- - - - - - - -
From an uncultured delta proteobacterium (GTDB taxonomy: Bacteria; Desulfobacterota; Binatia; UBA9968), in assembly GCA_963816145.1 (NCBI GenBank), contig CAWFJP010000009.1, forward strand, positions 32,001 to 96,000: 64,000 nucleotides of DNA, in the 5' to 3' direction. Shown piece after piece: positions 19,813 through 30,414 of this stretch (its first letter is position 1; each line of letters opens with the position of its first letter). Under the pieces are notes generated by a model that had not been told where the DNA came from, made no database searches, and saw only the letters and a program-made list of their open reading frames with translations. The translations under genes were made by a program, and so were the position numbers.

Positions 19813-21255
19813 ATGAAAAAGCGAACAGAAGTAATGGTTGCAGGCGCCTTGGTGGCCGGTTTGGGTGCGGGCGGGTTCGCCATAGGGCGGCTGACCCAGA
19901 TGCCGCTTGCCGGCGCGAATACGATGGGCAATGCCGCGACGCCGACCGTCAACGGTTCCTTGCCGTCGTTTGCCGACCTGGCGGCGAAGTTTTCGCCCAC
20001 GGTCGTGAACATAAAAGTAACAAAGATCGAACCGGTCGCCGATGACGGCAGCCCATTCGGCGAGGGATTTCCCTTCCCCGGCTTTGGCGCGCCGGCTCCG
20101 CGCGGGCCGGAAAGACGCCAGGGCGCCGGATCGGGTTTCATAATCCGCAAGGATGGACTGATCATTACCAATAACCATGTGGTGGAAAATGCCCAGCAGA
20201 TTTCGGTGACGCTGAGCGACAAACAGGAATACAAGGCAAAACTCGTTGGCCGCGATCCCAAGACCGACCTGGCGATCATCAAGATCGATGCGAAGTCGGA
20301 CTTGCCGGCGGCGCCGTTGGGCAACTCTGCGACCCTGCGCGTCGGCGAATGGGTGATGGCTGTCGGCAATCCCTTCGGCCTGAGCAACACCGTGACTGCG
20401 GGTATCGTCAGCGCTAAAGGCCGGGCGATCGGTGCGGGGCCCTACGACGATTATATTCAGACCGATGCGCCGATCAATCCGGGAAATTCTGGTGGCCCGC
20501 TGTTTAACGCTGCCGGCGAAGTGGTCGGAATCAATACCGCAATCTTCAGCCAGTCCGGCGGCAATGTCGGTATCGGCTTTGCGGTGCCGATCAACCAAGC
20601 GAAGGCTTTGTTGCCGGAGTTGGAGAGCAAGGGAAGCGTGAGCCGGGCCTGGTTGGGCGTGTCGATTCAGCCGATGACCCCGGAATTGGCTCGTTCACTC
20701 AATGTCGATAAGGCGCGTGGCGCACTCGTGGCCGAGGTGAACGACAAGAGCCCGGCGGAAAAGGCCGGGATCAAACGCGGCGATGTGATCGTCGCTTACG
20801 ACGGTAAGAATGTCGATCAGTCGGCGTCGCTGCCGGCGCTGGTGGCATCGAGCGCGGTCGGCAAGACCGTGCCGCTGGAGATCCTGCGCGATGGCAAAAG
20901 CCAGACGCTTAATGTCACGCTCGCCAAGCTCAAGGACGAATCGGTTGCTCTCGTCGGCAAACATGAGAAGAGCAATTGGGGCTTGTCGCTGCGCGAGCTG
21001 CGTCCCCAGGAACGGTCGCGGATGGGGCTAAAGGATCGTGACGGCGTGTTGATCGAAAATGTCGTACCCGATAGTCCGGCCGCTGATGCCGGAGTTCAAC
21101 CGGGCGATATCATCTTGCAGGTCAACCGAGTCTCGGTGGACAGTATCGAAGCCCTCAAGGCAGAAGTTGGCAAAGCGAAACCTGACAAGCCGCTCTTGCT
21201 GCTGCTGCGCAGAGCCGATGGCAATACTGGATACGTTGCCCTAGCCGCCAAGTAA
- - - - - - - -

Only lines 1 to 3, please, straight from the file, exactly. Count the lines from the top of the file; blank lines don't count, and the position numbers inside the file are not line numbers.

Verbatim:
From an uncultured delta proteobacterium (GTDB taxonomy: Bacteria; Desulfobacterota; Binatia; UBA9968), in assembly GCA_963816145.1 (NCBI GenBank), contig CAWFJP010000009.1, forward strand, positions 32,001 to 96,000: 64,000 nucleotides of DNA, in the 5' to 3' direction. Shown piece after piece: positions 19,813 through 30,414 of this stretch (its first letter is position 1; each line of letters opens with the position of its first letter). Under the pieces are notes generated by a model that had not been told where the DNA came from, made no database searches, and saw only the letters and a program-made list of their open reading frames with translations. The translations under genes were made by a program, and so were the position numbers.

Positions 19813-21255
19813 ATGAAAAAGCGAACAGAAGTAATGGTTGCAGGCGCCTTGGTGGCCGGTTTGGGTGCGGGCGGGTTCGCCATAGGGCGGCTGACCCAGA